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Ted

Fed May Purchase Treasuries In Days To Ease Credit

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Welcome to the pleasure dome.

http://www.bloomberg.com/apps/news?pid=206...&refer=home

Jan. 16 (Bloomberg) -- The Federal Reserve may purchase Treasuries within the next few days or weeks as it broadens its policy beyond interest rate cuts to ease credit conditions amid the worst recession in 25 years, according to UBS AG.

“Fed officials use every chance they get to highlight Treasury purchases as an important arrow in their quiver,” William O’Donnell, U.S. government bond strategist at UBS Securities LLC in Stamford, Connecticut, wrote in a research report today. “It now appears as if the Fed may use Treasury purchases as a blunt tool to bring loan rates down further. This makes it more likely that Treasury purchases come sooner.”

Fed Chairman Ben S. Bernanke reiterated Jan. 13 that he’s considering buying long-term Treasuries as a way to bring down borrowing rates and unfreeze private credit markets as U.S. economic data and government reports continue to show the recession is deepening.

Edited by Ted

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Serious?

Who are the fed loaning from, China?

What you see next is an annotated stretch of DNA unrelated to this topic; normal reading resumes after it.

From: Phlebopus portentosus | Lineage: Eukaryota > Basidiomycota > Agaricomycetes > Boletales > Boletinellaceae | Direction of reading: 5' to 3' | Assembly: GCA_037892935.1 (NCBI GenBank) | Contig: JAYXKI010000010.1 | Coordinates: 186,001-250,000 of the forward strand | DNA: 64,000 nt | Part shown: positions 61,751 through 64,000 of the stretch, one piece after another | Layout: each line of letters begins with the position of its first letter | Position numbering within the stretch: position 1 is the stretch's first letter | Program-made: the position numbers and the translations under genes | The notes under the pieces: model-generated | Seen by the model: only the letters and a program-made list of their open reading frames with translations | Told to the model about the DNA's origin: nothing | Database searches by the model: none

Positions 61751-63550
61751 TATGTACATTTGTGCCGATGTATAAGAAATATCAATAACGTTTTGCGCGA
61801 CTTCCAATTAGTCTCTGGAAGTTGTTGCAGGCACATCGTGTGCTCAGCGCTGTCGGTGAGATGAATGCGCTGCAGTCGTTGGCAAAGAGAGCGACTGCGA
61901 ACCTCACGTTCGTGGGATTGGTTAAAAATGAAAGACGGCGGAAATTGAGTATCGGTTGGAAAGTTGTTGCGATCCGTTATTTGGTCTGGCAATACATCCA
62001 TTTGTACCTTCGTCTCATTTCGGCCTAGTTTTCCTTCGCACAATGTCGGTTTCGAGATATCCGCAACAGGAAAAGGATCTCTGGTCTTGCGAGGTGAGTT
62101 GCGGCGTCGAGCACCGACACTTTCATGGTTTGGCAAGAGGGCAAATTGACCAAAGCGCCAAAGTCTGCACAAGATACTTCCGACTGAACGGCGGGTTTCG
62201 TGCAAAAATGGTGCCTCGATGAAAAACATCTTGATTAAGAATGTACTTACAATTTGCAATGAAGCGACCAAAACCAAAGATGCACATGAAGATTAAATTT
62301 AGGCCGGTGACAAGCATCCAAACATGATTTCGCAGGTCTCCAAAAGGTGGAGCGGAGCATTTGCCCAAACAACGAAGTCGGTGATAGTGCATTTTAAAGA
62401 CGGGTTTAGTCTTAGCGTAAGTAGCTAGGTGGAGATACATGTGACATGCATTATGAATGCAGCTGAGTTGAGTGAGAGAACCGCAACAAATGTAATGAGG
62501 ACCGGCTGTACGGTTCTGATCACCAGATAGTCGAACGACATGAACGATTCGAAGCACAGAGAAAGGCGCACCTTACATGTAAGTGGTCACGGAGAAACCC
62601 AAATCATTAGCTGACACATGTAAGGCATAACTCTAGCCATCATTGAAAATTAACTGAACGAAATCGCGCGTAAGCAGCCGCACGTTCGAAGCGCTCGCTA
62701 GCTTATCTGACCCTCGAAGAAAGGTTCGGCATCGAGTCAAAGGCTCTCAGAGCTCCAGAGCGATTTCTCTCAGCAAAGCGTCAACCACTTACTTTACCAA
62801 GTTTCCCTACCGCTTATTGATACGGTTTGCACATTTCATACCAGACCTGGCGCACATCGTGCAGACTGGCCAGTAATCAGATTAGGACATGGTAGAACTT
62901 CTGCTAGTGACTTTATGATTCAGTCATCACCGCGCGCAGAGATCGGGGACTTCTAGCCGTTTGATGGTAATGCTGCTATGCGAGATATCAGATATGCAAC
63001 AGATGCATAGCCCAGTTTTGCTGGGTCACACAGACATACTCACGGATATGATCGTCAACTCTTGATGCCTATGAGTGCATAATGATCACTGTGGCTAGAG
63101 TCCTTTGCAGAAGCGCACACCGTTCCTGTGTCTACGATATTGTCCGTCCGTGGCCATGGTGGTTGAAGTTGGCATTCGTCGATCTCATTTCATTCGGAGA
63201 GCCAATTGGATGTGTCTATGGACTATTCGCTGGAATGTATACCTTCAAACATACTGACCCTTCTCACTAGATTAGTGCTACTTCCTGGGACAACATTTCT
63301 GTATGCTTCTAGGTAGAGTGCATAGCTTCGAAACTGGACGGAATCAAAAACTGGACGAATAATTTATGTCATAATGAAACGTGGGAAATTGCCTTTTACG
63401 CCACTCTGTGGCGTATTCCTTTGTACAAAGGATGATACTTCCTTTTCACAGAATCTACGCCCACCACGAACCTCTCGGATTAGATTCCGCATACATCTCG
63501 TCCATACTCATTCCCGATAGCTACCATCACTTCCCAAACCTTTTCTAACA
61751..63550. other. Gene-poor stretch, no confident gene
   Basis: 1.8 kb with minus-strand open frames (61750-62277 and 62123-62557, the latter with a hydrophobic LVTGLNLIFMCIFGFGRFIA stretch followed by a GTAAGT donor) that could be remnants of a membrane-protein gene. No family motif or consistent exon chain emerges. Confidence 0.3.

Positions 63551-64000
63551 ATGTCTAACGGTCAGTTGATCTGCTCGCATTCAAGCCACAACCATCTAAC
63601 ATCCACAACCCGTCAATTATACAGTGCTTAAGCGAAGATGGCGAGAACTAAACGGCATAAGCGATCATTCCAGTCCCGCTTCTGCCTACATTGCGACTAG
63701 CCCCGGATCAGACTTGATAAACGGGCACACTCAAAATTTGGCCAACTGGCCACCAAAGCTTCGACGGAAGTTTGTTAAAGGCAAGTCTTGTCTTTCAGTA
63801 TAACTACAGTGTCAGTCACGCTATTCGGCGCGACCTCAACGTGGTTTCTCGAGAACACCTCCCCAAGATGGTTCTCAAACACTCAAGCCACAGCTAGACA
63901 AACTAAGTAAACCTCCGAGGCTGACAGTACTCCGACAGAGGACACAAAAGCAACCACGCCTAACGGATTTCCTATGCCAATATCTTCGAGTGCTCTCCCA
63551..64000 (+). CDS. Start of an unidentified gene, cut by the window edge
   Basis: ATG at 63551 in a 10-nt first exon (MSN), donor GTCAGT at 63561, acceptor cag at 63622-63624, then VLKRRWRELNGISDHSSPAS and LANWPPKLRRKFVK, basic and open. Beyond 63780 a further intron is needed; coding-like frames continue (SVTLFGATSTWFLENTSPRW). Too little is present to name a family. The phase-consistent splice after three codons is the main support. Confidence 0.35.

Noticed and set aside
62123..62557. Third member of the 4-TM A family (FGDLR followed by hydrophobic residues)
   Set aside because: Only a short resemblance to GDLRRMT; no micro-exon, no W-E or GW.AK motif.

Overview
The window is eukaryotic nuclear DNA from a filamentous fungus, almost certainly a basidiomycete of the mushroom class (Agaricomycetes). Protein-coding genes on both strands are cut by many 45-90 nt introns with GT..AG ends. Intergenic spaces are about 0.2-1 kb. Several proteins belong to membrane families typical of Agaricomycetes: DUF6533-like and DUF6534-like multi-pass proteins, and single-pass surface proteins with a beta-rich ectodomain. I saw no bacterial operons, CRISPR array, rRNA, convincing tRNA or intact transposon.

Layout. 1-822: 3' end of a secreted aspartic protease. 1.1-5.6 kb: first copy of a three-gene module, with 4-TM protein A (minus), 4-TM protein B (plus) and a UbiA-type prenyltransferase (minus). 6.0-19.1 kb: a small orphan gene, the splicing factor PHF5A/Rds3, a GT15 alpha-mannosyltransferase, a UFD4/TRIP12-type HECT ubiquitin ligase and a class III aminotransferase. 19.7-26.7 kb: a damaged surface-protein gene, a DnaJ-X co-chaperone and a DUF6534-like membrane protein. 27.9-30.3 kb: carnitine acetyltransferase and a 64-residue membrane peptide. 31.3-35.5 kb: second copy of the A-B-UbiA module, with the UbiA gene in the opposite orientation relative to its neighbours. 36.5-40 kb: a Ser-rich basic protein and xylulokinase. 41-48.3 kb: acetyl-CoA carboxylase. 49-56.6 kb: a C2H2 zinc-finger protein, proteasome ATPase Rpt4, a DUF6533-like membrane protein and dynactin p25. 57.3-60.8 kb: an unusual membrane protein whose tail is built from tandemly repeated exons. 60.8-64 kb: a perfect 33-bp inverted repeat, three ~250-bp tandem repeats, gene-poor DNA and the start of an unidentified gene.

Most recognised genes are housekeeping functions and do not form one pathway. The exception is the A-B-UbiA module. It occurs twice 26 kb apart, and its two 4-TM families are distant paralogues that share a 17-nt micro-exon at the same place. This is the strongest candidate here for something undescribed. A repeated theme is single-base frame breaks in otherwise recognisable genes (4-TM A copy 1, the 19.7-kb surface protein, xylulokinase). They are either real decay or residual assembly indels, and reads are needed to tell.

when the Fed takes a treasury as collateral from a bank they send them money in exchange.

In this case, they are bypassing the bank and providing the money to the government instead, at interest.

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when the Fed takes a treasury as collateral from a bank they send them money in exchange.

In this case, they are bypassing the bank and providing the money to the government instead, at interest.

Yes but how are they providing the money?

It's like me loaning myself £20,000 at 2%.

Crazy, huh? :unsure::blink:

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Was watching treasuries today and they collapsed in early trading. My first thought was 'the FED will start buying now'. This will propably delay the bursting of the treasuries bubble for a few weeks.

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Yes but how are they providing the money?

It's like me loaning myself £20,000 at 2%.

Crazy, huh? :unsure::blink:

The government issues the treasury, ie a pledge to pay back x in x years time and to pay interest at y%